Sustainable Aviation Fuels: Ready for Takeoff
Major Airlines are Committing to Sustainable Aviation Fuels, but Could be Doing Much More

By Brentan Alexander, PhD, Chief Science Officer & Chief Commercial Officer

 

The last five years have been busy ones in the sustainable aviation fuel (SAF) industry: Major airlines are making investments in SAF projects designed to lower greenhouse gas emissions. United put up $30M to invest in biofuels pioneer and NER client Fulcrum BioEnergy, Delta committed to purchase 10M gallons of renewable jet fuel annually from Gevo on top of $2M invested elsewhere, Southwest signed up for 3M gallons per year from Red Rock Biofuels, and Qantas announced AU$50M over the next 10 years to jumpstart the SAF industry as a whole.

Why the interest? They see the writing on the wall: With aviation representing over 12% of global transport CO2 emissions, and growing each year, flyers are reporting that climate concerns are leading  them to fly less, take years off from flying, or stop flying altogether.  Examples abound, like the climate activist Greta Thunberg who publicly opted to take a boat to the UN rather than fly. Without action, airlines will see their customers flee, governments intervene, or both.

SAFs, which are less carbon intensive than their petroleum-based counterparts, represent a promising solution for the airlines. How? They utilize next-generation technologies, literally turning wastes, including household trash and agricultural byproducts, into renewable transport fuels. These fuels, on a full lifecycle basis, emit a small fraction of the CO2 as compared to fossil-derived fuels, significantly reducing the carbon footprint of the flying public.

The investments so far from the airlines are a step in the right direction, but reducing airline emissions will take a significantly larger commitment. $30M from United to support Fulcrum is good, but Fulcrum’s next plant will take an order of magnitude more capital to build, and the 33M gallons of fuel it will produce annually is just 0.2% of the 18B gallons of fuels U.S. airlines consumed in 2018. Delta’s 10M gallon commitment to Gevo is a similar fraction of a percent of overall demand. Airlines surely don’t (and shouldn’t) need to be the sole financing source for all the capital necessary to help SAFs reach scale, but a serious increase of investment would multiply the number of projects coming to market and start making a real dent. 

Airlines should be stepping up because it’s also smart business. Direct investment in SAFs is a natural hedge against fuel costs. As fuel prices rise, producers sell SAFs to the airlines and simultaneously generate revenue for the airlines as investors, offsetting those increasing costs. And purchase agreement promises are low-risk offerings: If SAF projects fail to deliver, the airline has no obligation or exposure, but if they succeed, airlines get low-impact fuels (likely at a discount to the market), and a PR heyday.  Fliers also want it: I recently shared the stage at VERGE 2019 with Sean Newsum, director of environmental strategy for Boeing, who spoke about the Fortune 500 customers whose employees fly many millions of miles annually but would love to fly on SAFs to reduce their organization’s carbon footprint (of which business travel is typically the largest contributor).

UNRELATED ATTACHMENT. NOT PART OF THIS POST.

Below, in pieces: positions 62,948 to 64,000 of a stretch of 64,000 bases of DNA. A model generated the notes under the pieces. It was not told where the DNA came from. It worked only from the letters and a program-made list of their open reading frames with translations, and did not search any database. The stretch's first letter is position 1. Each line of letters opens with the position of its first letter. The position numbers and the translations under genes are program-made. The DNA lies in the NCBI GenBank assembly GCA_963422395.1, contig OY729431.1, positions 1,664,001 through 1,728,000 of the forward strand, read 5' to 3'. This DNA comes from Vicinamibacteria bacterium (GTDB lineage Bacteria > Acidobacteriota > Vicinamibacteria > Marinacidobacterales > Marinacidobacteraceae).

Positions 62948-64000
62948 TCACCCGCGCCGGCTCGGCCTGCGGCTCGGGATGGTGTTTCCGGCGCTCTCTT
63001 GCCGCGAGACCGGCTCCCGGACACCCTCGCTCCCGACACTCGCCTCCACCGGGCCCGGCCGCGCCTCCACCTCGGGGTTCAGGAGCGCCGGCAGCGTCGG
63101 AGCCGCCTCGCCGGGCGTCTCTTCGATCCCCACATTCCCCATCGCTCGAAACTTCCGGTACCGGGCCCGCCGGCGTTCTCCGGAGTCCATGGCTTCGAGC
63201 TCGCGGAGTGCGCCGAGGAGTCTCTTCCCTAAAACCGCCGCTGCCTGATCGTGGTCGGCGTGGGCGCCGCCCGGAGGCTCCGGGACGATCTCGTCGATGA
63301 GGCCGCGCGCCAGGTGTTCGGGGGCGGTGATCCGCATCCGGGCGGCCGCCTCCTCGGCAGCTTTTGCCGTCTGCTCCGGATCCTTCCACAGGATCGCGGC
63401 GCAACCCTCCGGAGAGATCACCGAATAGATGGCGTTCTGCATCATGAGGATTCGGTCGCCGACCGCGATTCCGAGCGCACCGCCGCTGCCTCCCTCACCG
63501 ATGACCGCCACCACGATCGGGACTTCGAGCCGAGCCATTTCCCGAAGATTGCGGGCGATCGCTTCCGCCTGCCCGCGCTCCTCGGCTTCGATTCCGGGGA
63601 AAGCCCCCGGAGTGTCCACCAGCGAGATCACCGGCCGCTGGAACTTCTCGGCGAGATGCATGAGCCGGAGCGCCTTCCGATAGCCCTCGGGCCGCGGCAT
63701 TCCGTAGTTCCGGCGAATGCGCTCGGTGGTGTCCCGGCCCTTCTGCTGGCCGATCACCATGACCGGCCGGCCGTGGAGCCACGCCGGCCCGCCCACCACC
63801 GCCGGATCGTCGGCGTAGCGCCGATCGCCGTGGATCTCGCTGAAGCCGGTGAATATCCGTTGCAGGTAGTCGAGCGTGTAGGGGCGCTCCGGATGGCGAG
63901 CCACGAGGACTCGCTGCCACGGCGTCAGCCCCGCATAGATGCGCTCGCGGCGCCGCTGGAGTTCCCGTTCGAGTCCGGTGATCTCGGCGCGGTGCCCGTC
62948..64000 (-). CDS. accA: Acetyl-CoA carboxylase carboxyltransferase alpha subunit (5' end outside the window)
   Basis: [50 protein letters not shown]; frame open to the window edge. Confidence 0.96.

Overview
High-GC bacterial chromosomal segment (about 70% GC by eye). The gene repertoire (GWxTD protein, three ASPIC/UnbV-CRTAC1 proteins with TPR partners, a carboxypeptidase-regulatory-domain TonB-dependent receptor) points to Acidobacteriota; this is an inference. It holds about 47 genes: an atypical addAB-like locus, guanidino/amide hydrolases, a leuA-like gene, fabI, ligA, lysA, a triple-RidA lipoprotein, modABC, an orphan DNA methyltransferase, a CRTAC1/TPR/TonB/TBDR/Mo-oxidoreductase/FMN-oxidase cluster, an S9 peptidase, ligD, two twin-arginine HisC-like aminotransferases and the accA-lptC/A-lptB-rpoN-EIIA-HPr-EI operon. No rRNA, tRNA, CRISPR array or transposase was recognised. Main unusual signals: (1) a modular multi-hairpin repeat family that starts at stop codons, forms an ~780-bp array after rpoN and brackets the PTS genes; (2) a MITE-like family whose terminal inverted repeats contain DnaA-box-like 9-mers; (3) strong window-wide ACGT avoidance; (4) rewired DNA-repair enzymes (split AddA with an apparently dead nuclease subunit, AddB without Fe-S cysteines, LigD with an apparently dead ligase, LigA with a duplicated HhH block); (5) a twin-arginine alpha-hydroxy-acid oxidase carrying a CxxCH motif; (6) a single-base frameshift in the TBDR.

These SAF investments also turn out to work. Long-term jet fuel purchase contracts from strategic partners like Delta and Southwest are instrumental in convincing other capital providers to invest in the construction of next-generation SAF projects, which in turn allows the projects to scale up and better serve the aviation industry (and others). Direct equity investments, as with United and Fulcrum, are even more impactful in moving projects forward, and strategic partnerships further validate new businesses and models to traditional financiers. 

It’s significantly more impactful than the other path airlines have chosen: purchased offsets to counteract their emissions. From JetBlue to Air France, airlines worldwide are tripping over each other to announce full carbon-offsetting for their flights. These offsets, however, have a troubled relationship with actual impact. Offsets are a dereliction of duty that do little to address the underlying emissions issue, and are therefore unlikely to placate activists and governments looking to limit overall emissions. To truly address emissions head on, airlines should continue to grow the investments and commitments they have started to make in SAFs.

SAF investments by airlines represent a significant vote of confidence in next-generation technology, which directly reduces the carbon intensity of the industry, no offsets needed. Pie in the sky? Perhaps. But the industry best placed to reach for the stars is the one that lives life at 30,000 feet.

 

###